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PLoS One. 2016 May 18;11(5):e0155599. doi: 10.1371/journal.pone.0155599. eCollection 2016.

Antimicrobial Susceptibility of Enteric Gram Negative Facultative Anaerobe Bacilli in Aerobic versus Anaerobic Conditions.

Author information

1
Department of Diagnostic Medicine/Pathobiology, Institute of Computational Comparative Medicine, College of Veterinary Medicine, Kansas State University, Manhattan, Kansas, United States of America.
2
Department of Diagnostic Medicine/Pathobiology, College of Veterinary Medicine, Kansas State University, Manhattan, Kansas, United States of America.
3
Center for Outcomes Research and Education, Department of Diagnostic Medicine/Pathobiology, College of Veterinary Medicine, Kansas State University, Manhattan, Kansas, United States of America.

Abstract

Antimicrobial treatments result in the host's enteric bacteria being exposed to the antimicrobials. Pharmacodynamic models can describe how this exposure affects the enteric bacteria and their antimicrobial resistance. The models utilize measurements of bacterial antimicrobial susceptibility traditionally obtained in vitro in aerobic conditions. However, in vivo enteric bacteria are exposed to antimicrobials in anaerobic conditions of the lower intestine. Some of enteric bacteria of food animals are potential foodborne pathogens, e.g., Gram-negative bacilli Escherichia coli and Salmonella enterica. These are facultative anaerobes; their physiology and growth rates change in anaerobic conditions. We hypothesized that their antimicrobial susceptibility also changes, and evaluated differences in the susceptibility in aerobic vs. anaerobic conditions of generic E. coli and Salmonella enterica of diverse serovars isolated from cattle feces. Susceptibility of an isolate was evaluated as its minimum inhibitory concentration (MIC) measured by E-Test® following 24 hours of adaptation to the conditions on Mueller-Hinton agar, and on a more complex tryptic soy agar with 5% sheep blood (BAP) media. We considered all major antimicrobial drug classes used in the U.S. to treat cattle: β-lactams (specifically, ampicillin and ceftriaxone E-Test®), aminoglycosides (gentamicin and kanamycin), fluoroquinolones (enrofloxacin), classical macrolides (erythromycin), azalides (azithromycin), sulfanomides (sulfamethoxazole/trimethoprim), and tetracyclines (tetracycline). Statistical analyses were conducted for the isolates (n≥30) interpreted as susceptible to the antimicrobials based on the clinical breakpoint interpretation for human infection. Bacterial susceptibility to every antimicrobial tested was statistically significantly different in anaerobic vs. aerobic conditions on both media, except for no difference in susceptibility to ceftriaxone on BAP agar. A satellite experiment suggested that during first days in anaerobic conditions the susceptibility changes with time. The results demonstrate that assessing effects of antimicrobial treatments on resistance in the host's enteric bacteria that are Gram negative facultative Anaerobe Bacilli requires data on the bacterial antimicrobial susceptibility in the conditions resembling those in the intestine.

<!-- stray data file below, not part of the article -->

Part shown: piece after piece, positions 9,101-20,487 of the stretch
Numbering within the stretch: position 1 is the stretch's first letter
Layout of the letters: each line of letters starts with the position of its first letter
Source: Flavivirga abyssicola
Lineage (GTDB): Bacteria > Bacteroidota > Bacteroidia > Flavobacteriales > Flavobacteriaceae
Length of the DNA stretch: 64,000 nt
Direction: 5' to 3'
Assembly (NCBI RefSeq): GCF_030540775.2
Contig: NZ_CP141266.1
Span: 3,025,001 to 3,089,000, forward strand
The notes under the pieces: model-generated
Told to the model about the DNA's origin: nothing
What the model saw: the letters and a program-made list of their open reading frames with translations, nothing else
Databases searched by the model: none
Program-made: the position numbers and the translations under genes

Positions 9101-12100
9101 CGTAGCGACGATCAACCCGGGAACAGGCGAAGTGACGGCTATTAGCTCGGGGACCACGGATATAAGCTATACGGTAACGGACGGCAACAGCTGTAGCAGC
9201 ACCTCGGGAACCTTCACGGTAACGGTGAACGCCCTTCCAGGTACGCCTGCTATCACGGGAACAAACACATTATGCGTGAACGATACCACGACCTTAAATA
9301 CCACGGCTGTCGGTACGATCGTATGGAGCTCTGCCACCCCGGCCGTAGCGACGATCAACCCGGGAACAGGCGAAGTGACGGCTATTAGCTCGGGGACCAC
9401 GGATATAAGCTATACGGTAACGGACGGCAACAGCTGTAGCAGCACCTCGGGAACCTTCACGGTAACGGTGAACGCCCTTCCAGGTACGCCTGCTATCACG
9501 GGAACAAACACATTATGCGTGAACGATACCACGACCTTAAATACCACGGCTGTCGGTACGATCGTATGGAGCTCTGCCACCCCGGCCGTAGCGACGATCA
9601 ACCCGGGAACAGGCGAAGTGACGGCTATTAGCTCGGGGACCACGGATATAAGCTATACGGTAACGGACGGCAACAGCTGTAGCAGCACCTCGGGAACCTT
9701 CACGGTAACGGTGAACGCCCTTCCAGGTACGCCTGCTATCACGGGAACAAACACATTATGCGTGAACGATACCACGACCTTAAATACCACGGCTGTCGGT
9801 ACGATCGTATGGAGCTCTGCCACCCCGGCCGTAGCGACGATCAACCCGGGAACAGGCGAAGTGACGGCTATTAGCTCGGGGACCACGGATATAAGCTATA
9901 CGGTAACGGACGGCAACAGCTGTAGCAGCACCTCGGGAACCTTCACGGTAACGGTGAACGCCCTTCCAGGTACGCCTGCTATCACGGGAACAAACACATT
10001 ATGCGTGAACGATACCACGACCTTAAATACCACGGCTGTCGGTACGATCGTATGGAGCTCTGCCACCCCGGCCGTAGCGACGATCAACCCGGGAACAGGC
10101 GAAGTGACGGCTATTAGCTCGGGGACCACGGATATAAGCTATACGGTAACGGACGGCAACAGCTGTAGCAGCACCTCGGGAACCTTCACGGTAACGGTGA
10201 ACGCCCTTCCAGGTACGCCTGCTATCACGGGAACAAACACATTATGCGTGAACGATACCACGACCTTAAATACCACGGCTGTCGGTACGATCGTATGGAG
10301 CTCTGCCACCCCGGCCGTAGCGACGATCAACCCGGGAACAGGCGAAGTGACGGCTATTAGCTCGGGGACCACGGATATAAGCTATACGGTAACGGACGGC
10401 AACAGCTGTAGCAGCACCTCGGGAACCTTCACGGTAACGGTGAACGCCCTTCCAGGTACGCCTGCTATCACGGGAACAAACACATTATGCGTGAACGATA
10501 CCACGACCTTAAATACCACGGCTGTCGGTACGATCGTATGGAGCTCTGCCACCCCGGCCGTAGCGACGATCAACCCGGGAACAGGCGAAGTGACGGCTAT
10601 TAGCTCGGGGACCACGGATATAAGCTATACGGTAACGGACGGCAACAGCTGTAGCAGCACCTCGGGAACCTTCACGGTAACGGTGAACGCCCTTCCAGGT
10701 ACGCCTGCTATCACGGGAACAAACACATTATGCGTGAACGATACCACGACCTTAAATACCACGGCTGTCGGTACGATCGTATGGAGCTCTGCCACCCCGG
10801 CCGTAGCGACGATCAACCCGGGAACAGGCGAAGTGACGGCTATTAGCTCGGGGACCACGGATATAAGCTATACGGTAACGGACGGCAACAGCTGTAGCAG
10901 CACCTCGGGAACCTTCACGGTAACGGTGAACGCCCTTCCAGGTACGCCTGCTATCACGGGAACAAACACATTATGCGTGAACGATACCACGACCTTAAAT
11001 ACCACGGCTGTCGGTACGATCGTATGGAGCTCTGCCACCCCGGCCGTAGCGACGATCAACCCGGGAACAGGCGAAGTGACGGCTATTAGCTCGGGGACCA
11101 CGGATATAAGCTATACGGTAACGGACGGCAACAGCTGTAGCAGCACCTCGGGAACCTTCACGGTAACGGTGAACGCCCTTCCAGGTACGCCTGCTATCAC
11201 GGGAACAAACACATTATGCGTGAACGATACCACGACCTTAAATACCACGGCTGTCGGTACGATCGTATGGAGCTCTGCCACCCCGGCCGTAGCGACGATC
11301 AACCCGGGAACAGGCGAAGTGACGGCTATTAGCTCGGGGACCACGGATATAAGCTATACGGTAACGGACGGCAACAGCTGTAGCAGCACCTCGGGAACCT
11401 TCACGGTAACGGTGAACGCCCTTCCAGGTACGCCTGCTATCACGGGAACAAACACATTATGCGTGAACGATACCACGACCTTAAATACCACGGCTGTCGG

PMID:
27191612
PMCID:
PMC4871507
DOI:
10.1371/journal.pone.0155599
[Indexed for MEDLINE]
Free PMC Article

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